to die = مَات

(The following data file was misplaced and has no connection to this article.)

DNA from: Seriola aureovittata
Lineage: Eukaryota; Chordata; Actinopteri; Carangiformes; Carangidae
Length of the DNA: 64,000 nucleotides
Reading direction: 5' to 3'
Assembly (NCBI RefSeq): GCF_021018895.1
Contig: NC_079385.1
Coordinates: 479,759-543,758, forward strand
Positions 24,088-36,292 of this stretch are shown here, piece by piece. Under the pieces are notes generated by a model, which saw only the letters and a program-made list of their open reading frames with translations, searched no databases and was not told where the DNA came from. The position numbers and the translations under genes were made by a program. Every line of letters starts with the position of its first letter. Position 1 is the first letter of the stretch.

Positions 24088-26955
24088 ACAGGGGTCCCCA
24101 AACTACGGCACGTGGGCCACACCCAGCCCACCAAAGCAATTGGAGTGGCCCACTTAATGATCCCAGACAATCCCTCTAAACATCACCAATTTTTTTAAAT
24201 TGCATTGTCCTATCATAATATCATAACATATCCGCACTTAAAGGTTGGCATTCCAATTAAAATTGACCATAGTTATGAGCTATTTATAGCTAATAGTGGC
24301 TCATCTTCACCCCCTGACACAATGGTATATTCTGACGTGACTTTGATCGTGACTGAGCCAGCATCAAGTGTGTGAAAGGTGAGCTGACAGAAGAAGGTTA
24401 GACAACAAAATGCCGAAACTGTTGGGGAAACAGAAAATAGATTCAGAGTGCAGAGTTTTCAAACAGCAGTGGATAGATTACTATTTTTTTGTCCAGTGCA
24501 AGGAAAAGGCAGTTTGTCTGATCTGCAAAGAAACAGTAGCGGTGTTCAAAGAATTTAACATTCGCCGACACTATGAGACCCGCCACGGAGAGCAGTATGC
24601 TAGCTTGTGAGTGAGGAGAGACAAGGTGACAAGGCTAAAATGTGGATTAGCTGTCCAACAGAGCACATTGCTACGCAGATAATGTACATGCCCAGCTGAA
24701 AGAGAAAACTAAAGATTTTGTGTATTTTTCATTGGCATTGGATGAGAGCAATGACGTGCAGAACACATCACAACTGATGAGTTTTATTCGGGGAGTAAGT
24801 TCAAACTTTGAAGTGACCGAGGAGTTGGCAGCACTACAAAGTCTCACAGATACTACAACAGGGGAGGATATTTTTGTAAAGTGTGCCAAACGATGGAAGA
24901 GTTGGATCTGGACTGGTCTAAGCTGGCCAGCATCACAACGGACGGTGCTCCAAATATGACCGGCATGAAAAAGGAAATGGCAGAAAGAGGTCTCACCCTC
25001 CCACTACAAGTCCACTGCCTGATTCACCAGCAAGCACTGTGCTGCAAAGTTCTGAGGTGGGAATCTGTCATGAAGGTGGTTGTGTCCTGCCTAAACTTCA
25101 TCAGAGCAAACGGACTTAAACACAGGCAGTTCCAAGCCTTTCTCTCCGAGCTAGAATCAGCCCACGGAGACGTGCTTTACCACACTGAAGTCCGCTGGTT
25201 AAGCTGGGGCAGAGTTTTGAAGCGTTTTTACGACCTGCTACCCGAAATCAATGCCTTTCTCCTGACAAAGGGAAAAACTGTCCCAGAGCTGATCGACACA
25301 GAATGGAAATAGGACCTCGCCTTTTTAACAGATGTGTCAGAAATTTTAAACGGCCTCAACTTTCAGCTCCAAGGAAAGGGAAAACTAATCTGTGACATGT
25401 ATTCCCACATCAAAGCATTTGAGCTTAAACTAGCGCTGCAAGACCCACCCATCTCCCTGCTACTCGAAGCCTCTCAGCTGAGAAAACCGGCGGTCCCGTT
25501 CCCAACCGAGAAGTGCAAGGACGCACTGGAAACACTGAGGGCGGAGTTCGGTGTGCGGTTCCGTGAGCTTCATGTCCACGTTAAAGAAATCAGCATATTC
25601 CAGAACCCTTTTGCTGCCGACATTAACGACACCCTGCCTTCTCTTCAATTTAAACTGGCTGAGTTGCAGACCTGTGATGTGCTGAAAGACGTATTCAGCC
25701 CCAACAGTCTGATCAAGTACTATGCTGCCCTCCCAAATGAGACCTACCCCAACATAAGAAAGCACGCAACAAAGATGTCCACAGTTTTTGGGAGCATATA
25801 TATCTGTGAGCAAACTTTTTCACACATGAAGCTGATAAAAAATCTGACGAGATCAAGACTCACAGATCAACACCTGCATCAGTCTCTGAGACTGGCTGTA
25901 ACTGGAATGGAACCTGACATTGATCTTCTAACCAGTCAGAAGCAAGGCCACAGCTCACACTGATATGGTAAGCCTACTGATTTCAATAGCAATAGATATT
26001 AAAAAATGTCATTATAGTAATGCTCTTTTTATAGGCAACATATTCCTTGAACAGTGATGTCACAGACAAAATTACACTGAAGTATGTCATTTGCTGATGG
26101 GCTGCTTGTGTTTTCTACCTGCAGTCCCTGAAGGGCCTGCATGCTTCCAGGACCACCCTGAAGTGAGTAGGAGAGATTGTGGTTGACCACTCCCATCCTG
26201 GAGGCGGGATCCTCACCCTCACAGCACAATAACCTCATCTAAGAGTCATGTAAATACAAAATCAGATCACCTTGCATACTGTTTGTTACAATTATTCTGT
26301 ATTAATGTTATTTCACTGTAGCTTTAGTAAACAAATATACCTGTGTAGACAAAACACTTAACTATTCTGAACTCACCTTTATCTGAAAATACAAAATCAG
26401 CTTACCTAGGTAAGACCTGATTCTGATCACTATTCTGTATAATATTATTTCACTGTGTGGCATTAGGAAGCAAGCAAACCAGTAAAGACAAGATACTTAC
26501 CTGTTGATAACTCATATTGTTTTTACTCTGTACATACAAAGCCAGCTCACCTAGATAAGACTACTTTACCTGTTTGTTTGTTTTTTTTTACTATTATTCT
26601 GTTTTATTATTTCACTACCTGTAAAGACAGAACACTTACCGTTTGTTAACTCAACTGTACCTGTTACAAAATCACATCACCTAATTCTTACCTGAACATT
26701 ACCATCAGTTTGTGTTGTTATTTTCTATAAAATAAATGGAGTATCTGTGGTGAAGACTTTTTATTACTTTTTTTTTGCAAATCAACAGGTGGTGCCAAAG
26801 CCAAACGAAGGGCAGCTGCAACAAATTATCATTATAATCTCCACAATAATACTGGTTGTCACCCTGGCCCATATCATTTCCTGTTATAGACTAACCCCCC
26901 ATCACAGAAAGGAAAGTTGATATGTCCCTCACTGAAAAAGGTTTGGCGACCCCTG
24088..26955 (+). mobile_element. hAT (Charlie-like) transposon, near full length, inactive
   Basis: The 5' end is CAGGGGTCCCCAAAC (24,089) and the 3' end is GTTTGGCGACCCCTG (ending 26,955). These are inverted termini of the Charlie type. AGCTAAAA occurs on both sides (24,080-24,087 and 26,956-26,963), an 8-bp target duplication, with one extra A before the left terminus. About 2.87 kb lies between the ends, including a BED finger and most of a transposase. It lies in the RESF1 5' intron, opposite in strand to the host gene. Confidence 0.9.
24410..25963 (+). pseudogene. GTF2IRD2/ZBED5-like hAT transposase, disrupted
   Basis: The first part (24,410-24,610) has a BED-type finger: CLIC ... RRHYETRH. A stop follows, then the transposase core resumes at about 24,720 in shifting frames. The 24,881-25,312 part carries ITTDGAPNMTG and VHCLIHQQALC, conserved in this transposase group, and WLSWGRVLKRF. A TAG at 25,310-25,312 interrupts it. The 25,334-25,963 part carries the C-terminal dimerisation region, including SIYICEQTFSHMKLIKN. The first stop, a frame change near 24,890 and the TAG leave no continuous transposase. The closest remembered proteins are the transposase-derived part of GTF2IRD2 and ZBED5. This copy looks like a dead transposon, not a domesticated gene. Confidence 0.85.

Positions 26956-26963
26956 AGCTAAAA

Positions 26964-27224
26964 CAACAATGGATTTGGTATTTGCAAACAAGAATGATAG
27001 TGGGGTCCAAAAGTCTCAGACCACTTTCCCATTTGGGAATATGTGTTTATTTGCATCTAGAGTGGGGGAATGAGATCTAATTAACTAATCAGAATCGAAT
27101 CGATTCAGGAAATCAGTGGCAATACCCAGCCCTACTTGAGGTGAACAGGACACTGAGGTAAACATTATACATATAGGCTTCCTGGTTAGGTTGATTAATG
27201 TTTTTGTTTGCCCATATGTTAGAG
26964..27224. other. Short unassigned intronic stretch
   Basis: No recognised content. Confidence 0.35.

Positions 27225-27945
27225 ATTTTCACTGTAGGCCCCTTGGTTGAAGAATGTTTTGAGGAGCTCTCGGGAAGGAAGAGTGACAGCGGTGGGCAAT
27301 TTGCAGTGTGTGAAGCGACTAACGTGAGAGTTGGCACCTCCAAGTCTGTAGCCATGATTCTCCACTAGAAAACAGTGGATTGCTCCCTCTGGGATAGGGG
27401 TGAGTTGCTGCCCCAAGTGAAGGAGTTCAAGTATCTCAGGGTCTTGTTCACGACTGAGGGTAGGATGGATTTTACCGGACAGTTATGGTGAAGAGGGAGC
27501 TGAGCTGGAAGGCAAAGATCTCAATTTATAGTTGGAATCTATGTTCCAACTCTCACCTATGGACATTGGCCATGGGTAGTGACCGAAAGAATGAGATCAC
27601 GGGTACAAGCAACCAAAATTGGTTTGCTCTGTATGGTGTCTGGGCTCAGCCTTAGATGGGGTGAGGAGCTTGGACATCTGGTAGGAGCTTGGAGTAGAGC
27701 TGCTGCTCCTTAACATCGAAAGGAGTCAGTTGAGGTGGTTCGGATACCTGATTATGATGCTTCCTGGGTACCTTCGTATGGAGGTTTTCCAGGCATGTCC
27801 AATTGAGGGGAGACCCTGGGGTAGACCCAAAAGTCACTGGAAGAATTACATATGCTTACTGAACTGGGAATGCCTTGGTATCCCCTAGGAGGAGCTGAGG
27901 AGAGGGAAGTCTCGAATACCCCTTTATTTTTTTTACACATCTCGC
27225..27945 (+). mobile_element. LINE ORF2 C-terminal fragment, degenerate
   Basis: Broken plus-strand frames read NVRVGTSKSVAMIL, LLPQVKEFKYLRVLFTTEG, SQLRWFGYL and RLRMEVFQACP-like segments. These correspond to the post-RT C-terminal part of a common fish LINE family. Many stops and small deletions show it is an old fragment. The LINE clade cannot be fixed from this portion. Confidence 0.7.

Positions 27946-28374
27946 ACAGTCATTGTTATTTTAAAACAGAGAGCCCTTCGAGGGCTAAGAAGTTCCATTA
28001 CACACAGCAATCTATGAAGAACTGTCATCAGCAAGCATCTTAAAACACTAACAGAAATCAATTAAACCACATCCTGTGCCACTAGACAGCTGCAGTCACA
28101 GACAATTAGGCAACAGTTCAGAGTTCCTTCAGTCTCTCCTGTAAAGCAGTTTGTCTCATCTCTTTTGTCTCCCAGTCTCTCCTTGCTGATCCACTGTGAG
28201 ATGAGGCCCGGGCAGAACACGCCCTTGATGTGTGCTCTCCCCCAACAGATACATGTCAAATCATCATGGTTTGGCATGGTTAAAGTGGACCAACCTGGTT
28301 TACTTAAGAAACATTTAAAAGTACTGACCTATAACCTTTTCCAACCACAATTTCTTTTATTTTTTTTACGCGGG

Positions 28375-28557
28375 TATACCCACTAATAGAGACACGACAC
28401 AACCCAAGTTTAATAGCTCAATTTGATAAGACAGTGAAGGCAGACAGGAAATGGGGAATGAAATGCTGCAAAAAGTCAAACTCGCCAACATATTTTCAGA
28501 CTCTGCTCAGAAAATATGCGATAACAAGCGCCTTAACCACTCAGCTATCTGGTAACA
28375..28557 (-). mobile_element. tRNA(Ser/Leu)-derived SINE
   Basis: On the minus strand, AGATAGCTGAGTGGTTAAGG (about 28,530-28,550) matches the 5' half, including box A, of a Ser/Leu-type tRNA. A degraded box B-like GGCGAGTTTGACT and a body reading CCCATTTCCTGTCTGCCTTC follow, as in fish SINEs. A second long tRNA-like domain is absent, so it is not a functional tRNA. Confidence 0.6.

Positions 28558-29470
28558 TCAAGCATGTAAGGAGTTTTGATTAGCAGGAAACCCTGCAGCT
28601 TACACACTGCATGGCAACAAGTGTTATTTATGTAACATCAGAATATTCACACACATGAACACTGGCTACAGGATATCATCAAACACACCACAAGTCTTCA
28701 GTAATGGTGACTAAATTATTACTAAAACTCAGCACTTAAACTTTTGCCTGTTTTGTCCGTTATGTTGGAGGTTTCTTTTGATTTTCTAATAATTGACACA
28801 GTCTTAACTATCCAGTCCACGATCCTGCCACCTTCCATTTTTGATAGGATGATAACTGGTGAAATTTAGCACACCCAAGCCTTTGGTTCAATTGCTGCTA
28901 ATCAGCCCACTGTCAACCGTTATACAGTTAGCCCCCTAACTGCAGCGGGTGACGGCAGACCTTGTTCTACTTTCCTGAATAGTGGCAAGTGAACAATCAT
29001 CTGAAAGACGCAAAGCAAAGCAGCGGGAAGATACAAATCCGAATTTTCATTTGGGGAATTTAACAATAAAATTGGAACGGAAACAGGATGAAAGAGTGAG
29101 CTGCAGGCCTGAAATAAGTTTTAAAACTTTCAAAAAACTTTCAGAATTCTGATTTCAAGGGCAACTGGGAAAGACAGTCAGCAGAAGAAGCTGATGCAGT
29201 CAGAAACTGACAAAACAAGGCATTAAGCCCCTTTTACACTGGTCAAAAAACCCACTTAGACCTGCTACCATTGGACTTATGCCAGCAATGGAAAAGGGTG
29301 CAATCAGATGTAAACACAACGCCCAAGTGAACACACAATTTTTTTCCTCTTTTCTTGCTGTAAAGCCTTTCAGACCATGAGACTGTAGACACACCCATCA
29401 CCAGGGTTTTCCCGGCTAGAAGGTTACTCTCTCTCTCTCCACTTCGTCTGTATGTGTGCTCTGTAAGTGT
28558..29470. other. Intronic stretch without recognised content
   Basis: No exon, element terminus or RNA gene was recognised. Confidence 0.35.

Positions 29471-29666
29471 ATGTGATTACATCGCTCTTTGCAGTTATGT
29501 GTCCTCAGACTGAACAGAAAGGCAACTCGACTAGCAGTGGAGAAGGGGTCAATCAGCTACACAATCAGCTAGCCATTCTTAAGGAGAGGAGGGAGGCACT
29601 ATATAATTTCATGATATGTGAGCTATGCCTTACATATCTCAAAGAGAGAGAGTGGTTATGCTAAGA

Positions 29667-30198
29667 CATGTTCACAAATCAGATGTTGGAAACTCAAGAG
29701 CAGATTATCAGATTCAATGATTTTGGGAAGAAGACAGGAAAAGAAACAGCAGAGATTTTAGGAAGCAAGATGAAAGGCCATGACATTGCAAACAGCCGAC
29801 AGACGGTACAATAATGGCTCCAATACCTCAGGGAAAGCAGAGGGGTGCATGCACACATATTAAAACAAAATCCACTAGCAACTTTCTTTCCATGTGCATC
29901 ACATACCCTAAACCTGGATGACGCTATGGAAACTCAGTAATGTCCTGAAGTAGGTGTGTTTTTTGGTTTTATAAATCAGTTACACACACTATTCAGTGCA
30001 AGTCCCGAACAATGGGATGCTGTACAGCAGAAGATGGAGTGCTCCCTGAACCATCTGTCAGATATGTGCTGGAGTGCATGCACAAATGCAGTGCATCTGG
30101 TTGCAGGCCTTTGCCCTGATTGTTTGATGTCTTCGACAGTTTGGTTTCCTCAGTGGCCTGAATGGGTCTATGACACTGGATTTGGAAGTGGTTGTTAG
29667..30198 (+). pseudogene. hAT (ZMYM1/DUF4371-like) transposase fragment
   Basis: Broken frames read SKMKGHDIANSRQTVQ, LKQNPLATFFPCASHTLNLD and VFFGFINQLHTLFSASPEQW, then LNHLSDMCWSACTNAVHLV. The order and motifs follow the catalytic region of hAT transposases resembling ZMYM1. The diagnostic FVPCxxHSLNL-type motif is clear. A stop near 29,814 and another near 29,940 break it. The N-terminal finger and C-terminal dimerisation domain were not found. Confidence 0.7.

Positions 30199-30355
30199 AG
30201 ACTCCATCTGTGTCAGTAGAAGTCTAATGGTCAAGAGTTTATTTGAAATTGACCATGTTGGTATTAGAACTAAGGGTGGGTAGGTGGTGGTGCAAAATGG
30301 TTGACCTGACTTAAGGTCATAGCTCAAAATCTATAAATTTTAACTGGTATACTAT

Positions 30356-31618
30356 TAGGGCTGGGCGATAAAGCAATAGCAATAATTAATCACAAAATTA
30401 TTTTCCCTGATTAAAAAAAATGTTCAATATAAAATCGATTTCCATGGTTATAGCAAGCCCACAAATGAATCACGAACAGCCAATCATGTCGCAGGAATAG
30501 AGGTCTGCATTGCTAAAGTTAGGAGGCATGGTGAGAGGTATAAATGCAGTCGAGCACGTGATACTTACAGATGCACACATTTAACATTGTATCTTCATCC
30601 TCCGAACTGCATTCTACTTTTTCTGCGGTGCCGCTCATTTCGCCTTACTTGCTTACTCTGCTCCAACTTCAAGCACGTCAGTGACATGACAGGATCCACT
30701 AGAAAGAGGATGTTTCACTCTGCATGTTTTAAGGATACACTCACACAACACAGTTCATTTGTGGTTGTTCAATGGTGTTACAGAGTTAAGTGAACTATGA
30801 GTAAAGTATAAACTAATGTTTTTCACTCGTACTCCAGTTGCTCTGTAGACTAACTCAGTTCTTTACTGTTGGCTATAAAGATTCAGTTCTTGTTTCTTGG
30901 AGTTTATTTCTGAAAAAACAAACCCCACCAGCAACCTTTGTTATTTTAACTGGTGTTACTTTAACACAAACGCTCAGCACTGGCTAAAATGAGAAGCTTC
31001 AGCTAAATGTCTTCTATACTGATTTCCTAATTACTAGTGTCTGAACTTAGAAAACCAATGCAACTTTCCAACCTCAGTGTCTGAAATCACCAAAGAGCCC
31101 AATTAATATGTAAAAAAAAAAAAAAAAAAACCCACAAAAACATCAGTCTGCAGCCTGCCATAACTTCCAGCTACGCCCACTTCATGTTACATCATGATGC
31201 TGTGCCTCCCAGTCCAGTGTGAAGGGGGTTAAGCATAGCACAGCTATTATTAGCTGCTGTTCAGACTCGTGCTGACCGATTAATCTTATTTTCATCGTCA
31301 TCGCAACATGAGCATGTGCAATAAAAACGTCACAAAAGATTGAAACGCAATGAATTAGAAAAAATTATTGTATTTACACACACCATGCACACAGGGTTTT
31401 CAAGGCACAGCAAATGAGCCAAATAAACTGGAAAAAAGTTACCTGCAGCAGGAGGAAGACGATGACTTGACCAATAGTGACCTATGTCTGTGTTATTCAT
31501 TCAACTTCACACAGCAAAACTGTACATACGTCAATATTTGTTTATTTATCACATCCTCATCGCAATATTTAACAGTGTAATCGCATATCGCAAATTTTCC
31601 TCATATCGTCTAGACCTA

The verb to die in Arabic is مَات . The imperfect can be يَمُوت or يَمات . Hollow verbs which retain an ا in their imperfect, such as خَاف (imperfect: يَخَاف ) to fear, take a kasrah on their first radical in those perfect verb conjugates for which the third radical has a sukun, e.g. خِفْتُ مِنْه I was afraid of him. On the other hand those which take a و in their imperfect, such as قَال (imperfect: يَقُوْل ) to say, take a dammah on their first radical in those perfect verb conjugates for which the third radical has a sukun, e.g قُلْتُ لَهُ هذا I said this to him. As مَات has both possibilities, we can say both مِتْنَا and مُتْنَا for we died. The corresponding adjectives are مَيْت and مَيِّت , meaning dead. Some classical Arabic linguists claimed that there is a difference between the two adjectives, namely that the former is for those who have actually died, while the latter is for those near death, but this was rejected by most on the basis that the former is just a contraction of the latter, and in such instances the meaning is not known to change.